An international team of researchers say they’ve discovered the largest crystals to date of a rare type of diamond called lonsdaleite.

The diamonds have an unusual hexagonal atomic structure (compared with the more common cubic structure) and were found in a meteorite that may have originated from a dwarf planet that experienced a catastrophic collision with an asteroid billions of years ago. 

“This study proves categorically that lonsdaleite exists in nature,” Dougal McCulloch, director of the RMIT Microscopy and Microanalysis Facility in Australia, said in a statement.

The unusual hexagonal structure of the diamond could make it harder than most diamonds originating from Earth. Lonsdaleite has been found in a certain type of meteorite, called a ureilite, and it has even been manufactured in a lab by shooting graphite disks at a wall at speeds comparable with those of an asteroid impacting a planet.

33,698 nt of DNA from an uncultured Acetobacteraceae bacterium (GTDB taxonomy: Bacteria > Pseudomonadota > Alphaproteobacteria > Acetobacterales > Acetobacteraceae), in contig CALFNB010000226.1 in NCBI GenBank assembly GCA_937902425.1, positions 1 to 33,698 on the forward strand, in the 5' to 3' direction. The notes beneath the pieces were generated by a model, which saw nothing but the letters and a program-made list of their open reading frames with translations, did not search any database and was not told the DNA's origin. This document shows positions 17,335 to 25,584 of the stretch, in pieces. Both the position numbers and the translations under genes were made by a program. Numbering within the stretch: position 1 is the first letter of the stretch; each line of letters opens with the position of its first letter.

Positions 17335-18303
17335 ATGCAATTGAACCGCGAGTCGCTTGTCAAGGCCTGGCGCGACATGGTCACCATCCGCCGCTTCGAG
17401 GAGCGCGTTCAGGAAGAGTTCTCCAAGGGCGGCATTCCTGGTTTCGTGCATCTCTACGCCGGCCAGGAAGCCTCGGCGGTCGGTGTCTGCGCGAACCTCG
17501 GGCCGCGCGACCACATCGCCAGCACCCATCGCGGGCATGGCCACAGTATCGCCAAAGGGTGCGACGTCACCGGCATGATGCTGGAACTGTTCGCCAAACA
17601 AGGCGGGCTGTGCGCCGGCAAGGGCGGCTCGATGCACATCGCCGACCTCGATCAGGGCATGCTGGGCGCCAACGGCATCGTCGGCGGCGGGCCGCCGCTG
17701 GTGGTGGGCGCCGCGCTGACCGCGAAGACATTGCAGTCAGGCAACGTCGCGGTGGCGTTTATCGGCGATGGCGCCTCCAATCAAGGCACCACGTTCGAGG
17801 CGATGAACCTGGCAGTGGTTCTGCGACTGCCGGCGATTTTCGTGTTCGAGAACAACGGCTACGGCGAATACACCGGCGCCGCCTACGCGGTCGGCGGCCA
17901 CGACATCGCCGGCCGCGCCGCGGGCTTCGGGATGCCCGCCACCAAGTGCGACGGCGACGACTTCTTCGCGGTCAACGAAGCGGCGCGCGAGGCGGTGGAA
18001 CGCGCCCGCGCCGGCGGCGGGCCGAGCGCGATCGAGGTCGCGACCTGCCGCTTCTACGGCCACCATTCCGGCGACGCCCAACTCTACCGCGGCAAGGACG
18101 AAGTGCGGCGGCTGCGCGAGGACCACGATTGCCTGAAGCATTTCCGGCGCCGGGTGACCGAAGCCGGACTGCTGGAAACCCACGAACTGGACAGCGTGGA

The research team looked at 18 ureilites, mostly from northwest Africa, and one discovered by Monash University geology professor Andy Tomkins on the Nullarbor, a vast, arid plain in southern Australia. The strange diamonds were found in just four samples, all from northwest Africa.

But the details of how these super-diamonds formed in space have remained somewhat mysterious. 

McCulloch and colleagues used advanced electron microscopy techniques to look at slices from the meteorites and think they may have discovered a new formation process for both lonsdaleite and regular diamonds. 

That process “is like a supercritical chemical vapor deposition process that has taken place in these space rocks, probably in the dwarf planet shortly after a catastrophic collision,” McCulloch said.